The chair of the city’s Anti-Racism Advisory Council is calling the raising of the respect flag a milestone for the campaign.
The flag raising event at city hall Monday morning marked the one year anniversary of the city’s Respect campaign. The initiative was designed to challenge attitudes, beliefs and behaviours that fail to tolerate other community members. The city’s campaign is based on a Confederation College initiative.
Ann Magiskan, chair of the city’s Anti-Racism Advisory Council, said they’ve had more organizations and companies asking to participate, which shows the city is heading in a positive direction.
“I think being raised in Thunder Bay and having faced racism at a young age and learning how to come to terms with it in a respectful and positive manner has really encouraged me to move forward with our campaign here,” Magiskan said.
Wendy Landry, chair of the Thunder Bay Crime Prevention Council, said she’s already noticed changes since the city took on the initiative.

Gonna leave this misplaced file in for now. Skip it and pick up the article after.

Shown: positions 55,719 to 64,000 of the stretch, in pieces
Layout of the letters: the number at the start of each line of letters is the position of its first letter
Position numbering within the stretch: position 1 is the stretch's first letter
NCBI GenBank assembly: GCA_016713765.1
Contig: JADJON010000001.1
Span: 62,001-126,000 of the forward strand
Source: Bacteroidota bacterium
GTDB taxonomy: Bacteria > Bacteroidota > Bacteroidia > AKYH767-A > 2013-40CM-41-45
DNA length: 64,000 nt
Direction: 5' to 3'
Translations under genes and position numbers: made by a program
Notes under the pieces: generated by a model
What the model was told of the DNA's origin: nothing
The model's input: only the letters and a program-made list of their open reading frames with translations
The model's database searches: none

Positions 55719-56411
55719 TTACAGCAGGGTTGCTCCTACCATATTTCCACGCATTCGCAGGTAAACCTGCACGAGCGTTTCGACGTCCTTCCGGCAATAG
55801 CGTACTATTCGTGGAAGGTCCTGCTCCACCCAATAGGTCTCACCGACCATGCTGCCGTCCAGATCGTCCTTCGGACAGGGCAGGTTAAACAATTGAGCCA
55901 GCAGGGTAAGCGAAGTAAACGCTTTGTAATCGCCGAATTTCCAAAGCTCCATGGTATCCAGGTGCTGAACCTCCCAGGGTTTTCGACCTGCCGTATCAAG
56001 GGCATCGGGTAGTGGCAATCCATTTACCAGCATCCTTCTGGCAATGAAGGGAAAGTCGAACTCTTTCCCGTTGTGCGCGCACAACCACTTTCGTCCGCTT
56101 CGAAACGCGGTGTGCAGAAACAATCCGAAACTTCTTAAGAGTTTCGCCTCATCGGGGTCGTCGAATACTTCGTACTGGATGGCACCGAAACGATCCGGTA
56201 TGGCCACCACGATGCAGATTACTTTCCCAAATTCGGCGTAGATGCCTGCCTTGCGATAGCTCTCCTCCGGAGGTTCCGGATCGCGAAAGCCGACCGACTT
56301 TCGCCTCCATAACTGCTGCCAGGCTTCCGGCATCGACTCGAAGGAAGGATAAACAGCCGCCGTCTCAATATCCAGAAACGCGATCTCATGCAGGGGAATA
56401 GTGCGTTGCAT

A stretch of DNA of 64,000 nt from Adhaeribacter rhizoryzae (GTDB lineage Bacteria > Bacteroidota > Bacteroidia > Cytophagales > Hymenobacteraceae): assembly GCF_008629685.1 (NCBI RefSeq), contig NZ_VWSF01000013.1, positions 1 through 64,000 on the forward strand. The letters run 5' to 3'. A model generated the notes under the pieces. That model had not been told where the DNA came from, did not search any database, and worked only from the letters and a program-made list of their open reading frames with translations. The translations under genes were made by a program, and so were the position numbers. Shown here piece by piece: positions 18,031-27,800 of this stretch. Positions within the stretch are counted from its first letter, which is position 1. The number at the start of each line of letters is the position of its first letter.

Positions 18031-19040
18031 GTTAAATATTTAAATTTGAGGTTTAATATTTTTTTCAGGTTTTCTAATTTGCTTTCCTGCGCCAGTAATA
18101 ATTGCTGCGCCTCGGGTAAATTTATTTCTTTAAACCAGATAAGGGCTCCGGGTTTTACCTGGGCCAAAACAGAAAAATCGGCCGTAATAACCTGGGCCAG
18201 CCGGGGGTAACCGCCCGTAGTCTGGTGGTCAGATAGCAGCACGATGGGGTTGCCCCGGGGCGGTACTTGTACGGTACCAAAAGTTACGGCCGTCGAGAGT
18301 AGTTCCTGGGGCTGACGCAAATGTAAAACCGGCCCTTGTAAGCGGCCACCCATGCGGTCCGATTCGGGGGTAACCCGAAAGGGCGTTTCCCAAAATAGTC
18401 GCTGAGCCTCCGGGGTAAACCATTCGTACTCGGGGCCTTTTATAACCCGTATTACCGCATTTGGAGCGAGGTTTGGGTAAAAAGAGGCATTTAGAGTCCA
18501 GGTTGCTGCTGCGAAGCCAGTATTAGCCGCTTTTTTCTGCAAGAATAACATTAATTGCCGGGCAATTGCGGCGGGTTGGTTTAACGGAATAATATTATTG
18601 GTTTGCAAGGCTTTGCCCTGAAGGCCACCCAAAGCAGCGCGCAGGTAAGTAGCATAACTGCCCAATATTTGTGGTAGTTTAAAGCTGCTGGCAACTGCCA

She said the buttons and signs give everyone a reminder to have the conversation about being respectful.
Mayor Keith Hobbs said the city has handed out about 15,000 of those buttons.
Hobbs added that in order to be respectful, people need to be tolerant.
“We’ve all made racist comments, I’ve admitted that weeks and weeks ago,” he said. “We just have to think before we speak. If you go up to the northern communities and have seen the conditions, it’s like third-world conditions. The kids that are coming here aren’t used to the big city life. We just have to be tolerant of that.”
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